BROWNSVILLE, Texas — The man who rammed an SUV into a group of migrants at a bus stop in this Texas border city has been charged with eight counts of manslaughter, police said Monday, describing the driver as a local resident with an "extensive rap sheet."
The driver, whom authorities identified as George Alvarez, 34, killed eight people and injured at least 10 others when he plowed into the crowd early Sunday, officials said.
The victims were waiting at a stop near the Ozanam Center, a migrant aid facility in Brownsville, a senior law enforcement official said.
Brownsville Police Chief Felix Sauceda said authorities are investigating and have not ruled out the possibility that the crash was intentional.
Officials are waiting on the results of a formal toxicology report to see whether Alvarez was drunk at the time of the crash.
Sauceda told reporters at a news conference Monday that Alvarez ran a red light and apparently lost control of his vehicle, which flipped on its side and struck 18 people.
Six people were killed on the scene, and 12 were critically injured. The number of deaths later rose to eight, Sauceda said.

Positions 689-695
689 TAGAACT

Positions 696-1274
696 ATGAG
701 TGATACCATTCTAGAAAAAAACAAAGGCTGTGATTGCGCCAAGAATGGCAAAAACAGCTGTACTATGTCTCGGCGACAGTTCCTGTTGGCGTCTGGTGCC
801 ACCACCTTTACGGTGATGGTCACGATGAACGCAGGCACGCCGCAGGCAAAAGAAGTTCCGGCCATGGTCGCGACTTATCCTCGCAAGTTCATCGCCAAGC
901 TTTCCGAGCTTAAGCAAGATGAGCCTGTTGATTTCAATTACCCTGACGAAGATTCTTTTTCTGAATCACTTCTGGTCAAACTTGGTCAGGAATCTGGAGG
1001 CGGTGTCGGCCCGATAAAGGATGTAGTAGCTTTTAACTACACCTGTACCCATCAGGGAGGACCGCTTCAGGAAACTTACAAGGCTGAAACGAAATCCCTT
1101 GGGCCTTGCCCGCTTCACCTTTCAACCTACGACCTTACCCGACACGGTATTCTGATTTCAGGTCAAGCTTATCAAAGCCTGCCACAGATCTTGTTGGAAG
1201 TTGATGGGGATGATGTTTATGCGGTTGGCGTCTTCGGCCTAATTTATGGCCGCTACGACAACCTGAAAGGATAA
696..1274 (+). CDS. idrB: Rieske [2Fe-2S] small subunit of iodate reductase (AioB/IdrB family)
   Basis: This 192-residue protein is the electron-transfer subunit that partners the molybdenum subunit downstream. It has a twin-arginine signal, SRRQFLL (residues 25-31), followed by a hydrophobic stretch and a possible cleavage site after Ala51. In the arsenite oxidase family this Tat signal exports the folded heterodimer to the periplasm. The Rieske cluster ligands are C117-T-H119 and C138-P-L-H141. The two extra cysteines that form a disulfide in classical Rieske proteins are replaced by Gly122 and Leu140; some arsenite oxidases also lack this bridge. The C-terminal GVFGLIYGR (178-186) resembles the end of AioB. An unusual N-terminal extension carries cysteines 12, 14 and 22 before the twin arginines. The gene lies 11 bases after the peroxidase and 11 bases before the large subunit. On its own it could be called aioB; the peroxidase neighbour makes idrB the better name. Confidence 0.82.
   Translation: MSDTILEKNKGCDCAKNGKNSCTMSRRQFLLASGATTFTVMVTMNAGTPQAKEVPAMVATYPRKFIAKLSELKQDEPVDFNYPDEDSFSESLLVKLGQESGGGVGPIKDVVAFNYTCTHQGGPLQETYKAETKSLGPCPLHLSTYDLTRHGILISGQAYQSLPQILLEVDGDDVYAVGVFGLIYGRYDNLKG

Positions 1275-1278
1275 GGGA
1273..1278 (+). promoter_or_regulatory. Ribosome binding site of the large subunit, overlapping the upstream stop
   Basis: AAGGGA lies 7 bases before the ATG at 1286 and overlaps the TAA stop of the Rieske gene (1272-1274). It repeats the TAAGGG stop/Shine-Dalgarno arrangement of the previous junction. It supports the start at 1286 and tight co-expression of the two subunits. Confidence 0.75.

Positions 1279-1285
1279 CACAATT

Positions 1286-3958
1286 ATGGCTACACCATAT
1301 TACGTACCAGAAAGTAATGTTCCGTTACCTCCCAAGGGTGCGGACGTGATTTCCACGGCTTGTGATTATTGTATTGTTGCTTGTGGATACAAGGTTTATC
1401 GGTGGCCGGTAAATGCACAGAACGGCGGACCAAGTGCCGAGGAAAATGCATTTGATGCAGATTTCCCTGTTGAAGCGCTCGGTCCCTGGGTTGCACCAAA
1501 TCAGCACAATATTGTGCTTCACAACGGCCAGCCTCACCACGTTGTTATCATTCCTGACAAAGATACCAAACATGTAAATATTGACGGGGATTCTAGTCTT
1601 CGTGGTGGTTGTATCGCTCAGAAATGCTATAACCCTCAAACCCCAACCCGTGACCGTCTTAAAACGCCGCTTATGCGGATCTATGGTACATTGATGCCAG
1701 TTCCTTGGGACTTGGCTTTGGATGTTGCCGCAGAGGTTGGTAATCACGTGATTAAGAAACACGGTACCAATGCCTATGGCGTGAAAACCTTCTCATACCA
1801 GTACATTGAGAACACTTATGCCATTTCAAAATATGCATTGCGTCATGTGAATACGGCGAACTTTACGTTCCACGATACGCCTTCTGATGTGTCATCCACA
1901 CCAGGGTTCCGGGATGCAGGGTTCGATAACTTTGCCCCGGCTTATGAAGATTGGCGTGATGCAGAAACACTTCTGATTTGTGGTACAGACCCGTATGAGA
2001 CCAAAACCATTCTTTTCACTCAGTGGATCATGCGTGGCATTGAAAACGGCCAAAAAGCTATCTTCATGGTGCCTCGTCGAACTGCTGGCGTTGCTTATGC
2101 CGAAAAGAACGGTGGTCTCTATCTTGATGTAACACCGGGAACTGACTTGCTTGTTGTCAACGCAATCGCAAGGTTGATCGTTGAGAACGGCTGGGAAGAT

Alvarez tried to flee, but he was "held down" by people until authorities arrived, Sauceda said. He has not cooperated with officials, Sauceda added, and is being held on $3.6 million bail.
The driver's criminal history includes two counts of aggravated assault with a deadly weapon, a count of assault against an elderly or disabled person, four counts of assault causing bodily injury to a family member and at least 11 other charges, according to information on a placard displayed at the news conference.
In an interview, a migrant from Venezuela said he witnessed the driver cursing at the group and raising his middle finger at them.
The driver, speaking in Spanish, shouted "f------- migrants!" at the people standing at the bus stop, said the witness, Kendal Madrid, 33.
Sauceda said the police department could not "validate" claims that Alvarez yelled anti-immigrant slurs.
Brownsville is one of the border cities that is already seeing an influx of migrants trying to cross into the U.S. from Mexico before the Title 42 immigration law expires Thursday.
The pandemic-era ban, imposed in the last year of the Trump administration, has turned migrants back to Mexico more than 2.5 million times since it went into effect in March 2020.
Title 42 expelled migrants immediately, without allowing for asylum hearings. It did not levy penalties for repeated attempts to cross the border and recidivism grew under the law.
Gabe Gutierrez reported from Brownsville and Daniel Arkin from New York.